🇦🇪 Emirati Experiment: The New York Times’ Mona El-Naggar spotlights the growing Jewish community in the United Arab Emirates, a year and a half after the signing of the Abraham Accords. “Apart from seeking jobs or other business opportunities, all of these newcomers said they came in search of an unusual experience, only made possible after the 2020 diplomatic agreements known as the Abraham Accords, normalizing Israel’s relations with the United Arab Emirates, Bahrain and Morocco. ‘There’s a deep sense here in the U.A.E. of it being like a social experiment, something that is very forward-looking and progressive,’ said Ross Kriel, a South African constitutional lawyer who moved to Dubai from Johannesburg with his wife and children in 2013. He recalled the discreet life he had led there as an observant Jew before the Abraham Accords.” [NYTimes]
Around the Web
⚖️ In the Courts: A federal prosecutor alleged that a New Jersey software developer worked as a secret agent for Hezbollah for several years.
🗣️ Hill Talk: Shortly before his departure from the White House was announced, it was reported in excerpts from an upcoming book on the White House that Biden administration advisor Cedric Richmond called Reps. Alexandria Ocasio-Cortez (D-NY) and Rashida Tlaib (D-MI) “f**king idiots.”
✍️ Revamp: The State Department announced it is changing its application process for the Foreign Service Officer Test to be less reliant on a pass/fail metric.
👮 Secured Statesman: Israel’s security service enhanced its protection for Prime Minister Naftali Bennett after he received a mailed death threat containing a live bullet.
🥘 Cultural Cuisine: The BBC spotlights the culinary traditions of the dwindling Jewish communities of India.
📗 Tragic Tale: In a memoir, Stephen Mills recounts the sexual abuse he experienced at Jewish summer camp, and the subsequent effort to bring his abuser to justice.
📘 Bern Book: A new book by Ari Rabin-Havt, Sen. Bernie Sanders’ (I-VT) 2020 deputy campaign manager, takes readers behind the scenes of the Vermont senator’s second White House bid.
🪦 Memorial Markers: Insider looks at a nonprofit’s efforts to replace crosses that mark the graves of Jewish service members killed during WWII.
🎙️ Funding Haul: Recording service Riverside.fm announced it raised $35 million in Series B funding, which was led by Zeev Ventures’ Oren Zeev.
🧑🚀 Touch Down: Participants in the first all-private trip to the International Space Station, including Israeli pilot Eytan Stibbe, returned safely near Florida’s coast on Monday.
🏺 Historical Find: A farmer in Khan Younis, Gaza, found a Bronze Era-age stone statue of a Canaanite deity.
🗳️ Party Pooper: The Knesset’s House Committee barred Amichai Chikli, who had run with Prime Minister Naftali Bennett’s Yamina party, from running in the next elections with a different party, after Chikli broke from the party when Bennett formed a coalition government.
🤑 Follow the Money: The Associated Press looks at how sanctions on Russian-Jewish philanthropists have affected the Jewish organizations that have benefitted from their activities.
🚢 Incoming: A tanker of crude oil from Abu Dhabi will head to Europe in early May, as the continent pivots away from Russian oil.
💼 Transition: Former congressional candidate Evelyn Farkas will join Arizona State University’s McCain Institute as executive director.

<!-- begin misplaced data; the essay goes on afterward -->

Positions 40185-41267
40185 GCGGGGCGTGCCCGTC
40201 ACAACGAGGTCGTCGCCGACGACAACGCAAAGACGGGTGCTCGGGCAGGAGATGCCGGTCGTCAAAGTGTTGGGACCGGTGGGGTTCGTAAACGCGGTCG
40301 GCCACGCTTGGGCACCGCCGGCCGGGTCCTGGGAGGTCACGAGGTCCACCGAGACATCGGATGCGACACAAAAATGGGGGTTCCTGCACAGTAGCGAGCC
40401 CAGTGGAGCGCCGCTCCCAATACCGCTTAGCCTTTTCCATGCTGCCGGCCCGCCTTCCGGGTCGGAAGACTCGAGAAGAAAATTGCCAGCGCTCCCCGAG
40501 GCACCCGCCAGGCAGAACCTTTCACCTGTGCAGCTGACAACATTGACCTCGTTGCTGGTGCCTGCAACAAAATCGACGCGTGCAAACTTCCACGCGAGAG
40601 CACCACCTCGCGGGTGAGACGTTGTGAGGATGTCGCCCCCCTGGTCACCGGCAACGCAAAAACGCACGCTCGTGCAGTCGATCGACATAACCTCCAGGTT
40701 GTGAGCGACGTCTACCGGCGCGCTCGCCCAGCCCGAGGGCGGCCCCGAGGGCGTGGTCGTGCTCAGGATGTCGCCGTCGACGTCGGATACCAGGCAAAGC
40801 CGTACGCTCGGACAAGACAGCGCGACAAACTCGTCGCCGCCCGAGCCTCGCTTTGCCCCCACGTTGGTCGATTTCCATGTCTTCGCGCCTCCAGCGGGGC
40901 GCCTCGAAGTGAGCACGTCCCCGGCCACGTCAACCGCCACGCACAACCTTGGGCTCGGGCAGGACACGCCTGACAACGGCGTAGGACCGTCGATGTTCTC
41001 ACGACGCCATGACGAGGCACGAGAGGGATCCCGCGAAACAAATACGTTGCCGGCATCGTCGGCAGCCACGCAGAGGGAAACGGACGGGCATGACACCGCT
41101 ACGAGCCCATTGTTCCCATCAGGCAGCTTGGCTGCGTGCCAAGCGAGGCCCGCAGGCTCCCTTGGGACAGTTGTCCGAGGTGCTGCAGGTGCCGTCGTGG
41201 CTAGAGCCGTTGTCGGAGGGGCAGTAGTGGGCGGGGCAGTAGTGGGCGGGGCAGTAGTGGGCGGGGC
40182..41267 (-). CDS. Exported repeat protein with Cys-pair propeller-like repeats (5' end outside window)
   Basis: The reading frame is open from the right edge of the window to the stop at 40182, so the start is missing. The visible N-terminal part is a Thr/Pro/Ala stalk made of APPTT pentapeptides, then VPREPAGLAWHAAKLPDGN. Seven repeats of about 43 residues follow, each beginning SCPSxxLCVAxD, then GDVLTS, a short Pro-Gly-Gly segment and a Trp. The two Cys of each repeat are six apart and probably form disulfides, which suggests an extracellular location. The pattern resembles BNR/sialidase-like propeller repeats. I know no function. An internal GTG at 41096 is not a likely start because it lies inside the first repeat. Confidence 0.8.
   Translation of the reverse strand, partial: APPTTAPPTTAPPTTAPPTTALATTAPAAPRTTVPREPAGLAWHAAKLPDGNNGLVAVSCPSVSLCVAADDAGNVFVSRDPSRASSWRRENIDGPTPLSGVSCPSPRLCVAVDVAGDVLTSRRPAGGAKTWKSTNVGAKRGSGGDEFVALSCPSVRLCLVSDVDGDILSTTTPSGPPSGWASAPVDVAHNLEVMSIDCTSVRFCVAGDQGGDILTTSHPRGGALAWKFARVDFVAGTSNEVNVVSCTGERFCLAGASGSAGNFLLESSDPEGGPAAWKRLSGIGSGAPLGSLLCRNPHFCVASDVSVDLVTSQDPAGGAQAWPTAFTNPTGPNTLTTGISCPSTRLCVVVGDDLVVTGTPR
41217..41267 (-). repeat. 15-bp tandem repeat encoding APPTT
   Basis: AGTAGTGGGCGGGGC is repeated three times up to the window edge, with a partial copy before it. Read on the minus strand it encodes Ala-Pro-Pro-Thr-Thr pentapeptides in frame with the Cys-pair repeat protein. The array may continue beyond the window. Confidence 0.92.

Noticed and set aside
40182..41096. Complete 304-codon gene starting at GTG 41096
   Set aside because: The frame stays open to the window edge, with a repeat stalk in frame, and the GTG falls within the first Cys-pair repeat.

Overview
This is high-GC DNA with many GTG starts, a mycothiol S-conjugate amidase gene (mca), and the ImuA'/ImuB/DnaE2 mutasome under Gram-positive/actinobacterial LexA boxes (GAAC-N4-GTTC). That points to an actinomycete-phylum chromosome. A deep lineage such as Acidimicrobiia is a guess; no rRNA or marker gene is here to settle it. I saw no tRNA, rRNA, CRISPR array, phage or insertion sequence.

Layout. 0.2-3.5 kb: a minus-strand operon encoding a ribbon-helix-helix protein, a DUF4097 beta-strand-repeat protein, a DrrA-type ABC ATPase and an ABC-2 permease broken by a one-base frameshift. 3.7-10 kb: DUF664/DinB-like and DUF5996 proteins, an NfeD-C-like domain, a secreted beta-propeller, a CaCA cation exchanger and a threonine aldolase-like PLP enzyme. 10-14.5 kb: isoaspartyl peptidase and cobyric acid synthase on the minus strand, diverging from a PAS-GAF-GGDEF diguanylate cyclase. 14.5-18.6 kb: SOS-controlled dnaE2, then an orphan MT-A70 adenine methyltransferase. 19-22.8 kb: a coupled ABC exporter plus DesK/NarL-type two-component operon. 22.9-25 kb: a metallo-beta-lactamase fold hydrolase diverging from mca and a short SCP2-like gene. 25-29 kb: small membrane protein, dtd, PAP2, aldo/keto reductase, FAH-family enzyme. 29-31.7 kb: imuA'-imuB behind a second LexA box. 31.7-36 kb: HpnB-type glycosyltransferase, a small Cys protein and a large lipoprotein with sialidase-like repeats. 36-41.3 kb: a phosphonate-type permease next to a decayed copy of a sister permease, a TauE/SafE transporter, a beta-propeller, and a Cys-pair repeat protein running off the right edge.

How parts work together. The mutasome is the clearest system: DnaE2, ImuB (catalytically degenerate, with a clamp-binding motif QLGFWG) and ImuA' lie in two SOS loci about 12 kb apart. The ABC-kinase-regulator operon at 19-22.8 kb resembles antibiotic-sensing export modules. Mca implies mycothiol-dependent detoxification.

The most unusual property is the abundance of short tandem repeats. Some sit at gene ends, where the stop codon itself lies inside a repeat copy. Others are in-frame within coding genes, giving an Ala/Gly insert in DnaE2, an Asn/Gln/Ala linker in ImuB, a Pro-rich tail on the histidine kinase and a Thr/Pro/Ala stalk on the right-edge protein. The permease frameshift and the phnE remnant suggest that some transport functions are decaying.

Pic of the Day
Denver’s Babi Yar memorial on Sunday ahead of the “6 Million Lives, 6 Million Steps” event around the 27-acre Babi Yar Memorial Park to mark this week’s observance of Yom Hashoah, Holocaust Remembrance Day.
Physician, former NASA astronaut, and chief of the education/medical branch of the NASA astronaut office, Ellen Louise Shulman Baker, M.D., M.P.H. turns 69…
Financial executive Harvey Hirsch turns 81… Turkish figure living in exile in Saylorsburg, Penn., Fethullah Gülen turns 81… Nonprofit executive who has managed the 92nd Street Y, the Robin Hood Foundation, the AT&T Foundation and Lincoln Center, he is also the lead director of First Republic Bank, Reynold Levy turns 77… Former director-general of the Israel Antiquities Authority, previously a member of Knesset and deputy director of the Shin Bet, Yisrael Hasson turns 67… VP at Covington Fabric & Design, Donald Rifkin turns 64… Biologist and professor of pathology and genetics at Stanford University School of Medicine, he won the 2006 Nobel Prize for Medicine, Andrew Zachary Fire turns 63… Entertainment executive and cofounder of Casamigos tequila, Rande Gerber turns 60… Partner in 100 State Street Development, Elliot Mayerhoff turns 56… Showrunner, director, screenwriter and producer, Brian Koppelman turns 56… Founder and CEO of NYC-based Gotham Ghostwriters, Daniel Gerstein turns 55…
Author, political analyst and nationally syndicated op-ed columnist for The Washington Post, Dana Milbank turns 54… U.S. senator (D-NJ) since 2013, Cory Booker turns 53… Professor of science writing at MIT, Seth Mnookin turns 50… Cinematographer and director, Rachel Morrison turns 44… Identical twin brothers, between the two of them they won 11 Israeli championships in the triathlon between 2001 and 2012, Dan and Ran Alterman both turn 42… Deputy regional director for AIPAC, Leah Berry turns 40… Television and film actress, Ariel Geltman “Ari” Graynor turns 39… Basketball coach, analyst and writer, profiled by Sports Illustrated in 2018 as “the smartest basketball mind outside the NBA,” Benjamin Falk turns 34… Creative director at Trilogy Interactive, Jessica Ruby turns 33… Jonathan H. Glidden turns 33… Judicial law clerk on the U.S. Court of Appeals for the 11th Circuit, David Jonathan Benger turns 31… Founder and CEO at EREM outdoor footwear and apparel company, Noah Swartz turns 29… MD/MPH candidate in the 2025 class at the University of Arizona College of Medicine where he serves as the student body president, Amir Kashfi…